HOTEL SETTLES: The Hilton Los Angeles Airport Hotel has agreed to pay its workers $2.5 million to settle a class-action lawsuit over alleged failure to fully pay workers and give them adequate meal and rest breaks. The settlement was announced by Unite Here Local 11, which supported the lawsuit. The suit was filed in 2008 by several hourly workers on behalf of 1,200 employees who worked at the hotel from 2004 through 2011. The local has been attempting to unionize the Hilton work force and other Los Angeles International Airport-area hotels.

TWO EXITS: Brentwood Associates has completed the sales of Filson Holdings Inc., a maker of premium outdoor apparel and accessories, and Array Marketing Group, a maker of retail merchandising systems. The Brentwood private-equity investment firm did not disclose terms of the deals. Filson of Seattle was sold to Dallas’ Bedrock Manufacturing Co. Toronto’s Array was sold to Toronto investment firm TorQuest Partners, in partnership Array’s management team.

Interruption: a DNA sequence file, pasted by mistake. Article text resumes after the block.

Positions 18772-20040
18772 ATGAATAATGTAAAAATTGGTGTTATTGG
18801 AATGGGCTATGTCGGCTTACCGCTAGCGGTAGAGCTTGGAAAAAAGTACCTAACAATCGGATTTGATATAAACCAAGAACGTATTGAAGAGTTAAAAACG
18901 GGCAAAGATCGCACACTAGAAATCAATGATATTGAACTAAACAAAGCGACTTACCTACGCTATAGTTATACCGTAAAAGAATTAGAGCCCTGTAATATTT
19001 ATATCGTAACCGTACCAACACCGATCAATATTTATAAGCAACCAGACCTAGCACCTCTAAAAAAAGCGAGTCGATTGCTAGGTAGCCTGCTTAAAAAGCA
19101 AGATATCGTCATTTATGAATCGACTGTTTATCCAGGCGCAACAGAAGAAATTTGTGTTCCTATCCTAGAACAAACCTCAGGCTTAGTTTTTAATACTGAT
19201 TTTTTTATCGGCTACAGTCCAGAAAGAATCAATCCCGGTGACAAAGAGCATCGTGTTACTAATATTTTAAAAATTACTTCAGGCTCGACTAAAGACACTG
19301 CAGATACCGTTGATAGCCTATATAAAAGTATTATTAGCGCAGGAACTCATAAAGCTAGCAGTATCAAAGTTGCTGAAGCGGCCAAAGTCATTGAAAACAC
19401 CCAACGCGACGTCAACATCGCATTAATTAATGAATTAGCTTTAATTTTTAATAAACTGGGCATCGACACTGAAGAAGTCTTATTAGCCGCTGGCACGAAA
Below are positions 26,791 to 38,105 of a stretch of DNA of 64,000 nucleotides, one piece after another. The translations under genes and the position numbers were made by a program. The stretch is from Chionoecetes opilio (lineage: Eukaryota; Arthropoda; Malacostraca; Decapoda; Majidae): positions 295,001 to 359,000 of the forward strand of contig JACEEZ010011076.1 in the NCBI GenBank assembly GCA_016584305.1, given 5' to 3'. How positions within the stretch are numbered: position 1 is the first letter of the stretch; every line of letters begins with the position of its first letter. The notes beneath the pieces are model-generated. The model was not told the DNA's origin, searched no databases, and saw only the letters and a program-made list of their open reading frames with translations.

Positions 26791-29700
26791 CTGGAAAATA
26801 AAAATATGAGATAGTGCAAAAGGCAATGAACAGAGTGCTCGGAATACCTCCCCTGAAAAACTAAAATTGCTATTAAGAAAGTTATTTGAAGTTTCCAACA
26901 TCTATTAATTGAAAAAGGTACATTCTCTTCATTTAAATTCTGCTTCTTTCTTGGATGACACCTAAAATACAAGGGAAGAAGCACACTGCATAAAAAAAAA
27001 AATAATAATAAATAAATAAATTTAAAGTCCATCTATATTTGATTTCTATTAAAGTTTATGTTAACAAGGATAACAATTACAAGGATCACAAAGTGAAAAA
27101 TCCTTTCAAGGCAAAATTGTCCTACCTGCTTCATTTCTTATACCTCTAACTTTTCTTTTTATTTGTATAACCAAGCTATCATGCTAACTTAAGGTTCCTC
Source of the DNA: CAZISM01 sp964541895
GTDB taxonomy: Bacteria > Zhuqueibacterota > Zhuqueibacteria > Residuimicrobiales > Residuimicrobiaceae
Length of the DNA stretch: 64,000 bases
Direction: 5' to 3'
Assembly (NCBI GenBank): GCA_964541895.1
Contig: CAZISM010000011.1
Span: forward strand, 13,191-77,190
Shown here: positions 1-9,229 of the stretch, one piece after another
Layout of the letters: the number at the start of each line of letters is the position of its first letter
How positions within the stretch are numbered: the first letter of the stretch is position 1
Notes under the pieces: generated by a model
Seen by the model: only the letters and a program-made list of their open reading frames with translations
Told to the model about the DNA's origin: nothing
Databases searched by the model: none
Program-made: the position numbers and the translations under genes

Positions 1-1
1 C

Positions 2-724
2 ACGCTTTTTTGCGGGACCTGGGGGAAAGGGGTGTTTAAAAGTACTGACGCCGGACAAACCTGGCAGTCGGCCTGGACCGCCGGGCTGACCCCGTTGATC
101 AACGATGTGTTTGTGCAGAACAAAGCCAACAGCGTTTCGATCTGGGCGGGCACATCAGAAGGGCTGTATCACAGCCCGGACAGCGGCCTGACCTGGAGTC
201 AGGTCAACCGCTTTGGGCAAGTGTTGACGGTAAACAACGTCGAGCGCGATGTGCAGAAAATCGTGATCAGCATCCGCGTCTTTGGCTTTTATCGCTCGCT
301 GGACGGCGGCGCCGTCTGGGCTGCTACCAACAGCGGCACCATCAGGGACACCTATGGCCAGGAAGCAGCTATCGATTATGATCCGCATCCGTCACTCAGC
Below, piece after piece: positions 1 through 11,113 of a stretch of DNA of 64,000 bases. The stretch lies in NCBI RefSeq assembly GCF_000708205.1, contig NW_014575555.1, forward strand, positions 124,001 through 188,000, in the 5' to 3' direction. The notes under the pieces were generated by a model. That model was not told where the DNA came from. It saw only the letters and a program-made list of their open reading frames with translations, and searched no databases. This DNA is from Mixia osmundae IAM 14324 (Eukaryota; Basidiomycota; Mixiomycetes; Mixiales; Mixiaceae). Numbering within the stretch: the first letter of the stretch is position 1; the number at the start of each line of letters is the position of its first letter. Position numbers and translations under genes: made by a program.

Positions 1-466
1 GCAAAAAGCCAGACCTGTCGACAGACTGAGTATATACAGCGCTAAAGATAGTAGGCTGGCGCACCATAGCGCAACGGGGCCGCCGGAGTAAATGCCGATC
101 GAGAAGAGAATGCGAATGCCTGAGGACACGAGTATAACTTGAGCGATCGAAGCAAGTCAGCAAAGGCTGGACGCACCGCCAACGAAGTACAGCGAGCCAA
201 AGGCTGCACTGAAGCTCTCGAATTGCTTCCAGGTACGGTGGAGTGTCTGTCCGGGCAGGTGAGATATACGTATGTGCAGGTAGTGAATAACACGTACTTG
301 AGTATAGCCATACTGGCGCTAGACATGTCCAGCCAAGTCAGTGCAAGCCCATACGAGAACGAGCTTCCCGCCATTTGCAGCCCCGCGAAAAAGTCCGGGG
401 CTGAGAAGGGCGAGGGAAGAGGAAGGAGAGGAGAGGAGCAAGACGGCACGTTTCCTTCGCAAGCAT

GAME DEAL: THQ Inc. and partner Zuffa LLC, which owns and operates the Ultimate Fighting Championship franchise, said that they have agreed to transfer licensing rights to publish videogames based on the mixed martial arts franchise to rival publisher Electronic Arts Inc. THQ in Agoura Hills, which has been closing studios and laying off workers in an effort to refocus its business, said it would continue publishing existing UFC console and mobile titles through the end of March, although Electronic Arts of Redwood City will take over the rights to develop games immediately. THQ will receive a cash payment, but other terms of the deal were not disclosed. Zuffa of Las Vegas produces more than 12 UFC live pay-per-view events each year and franchises the property in a variety of media.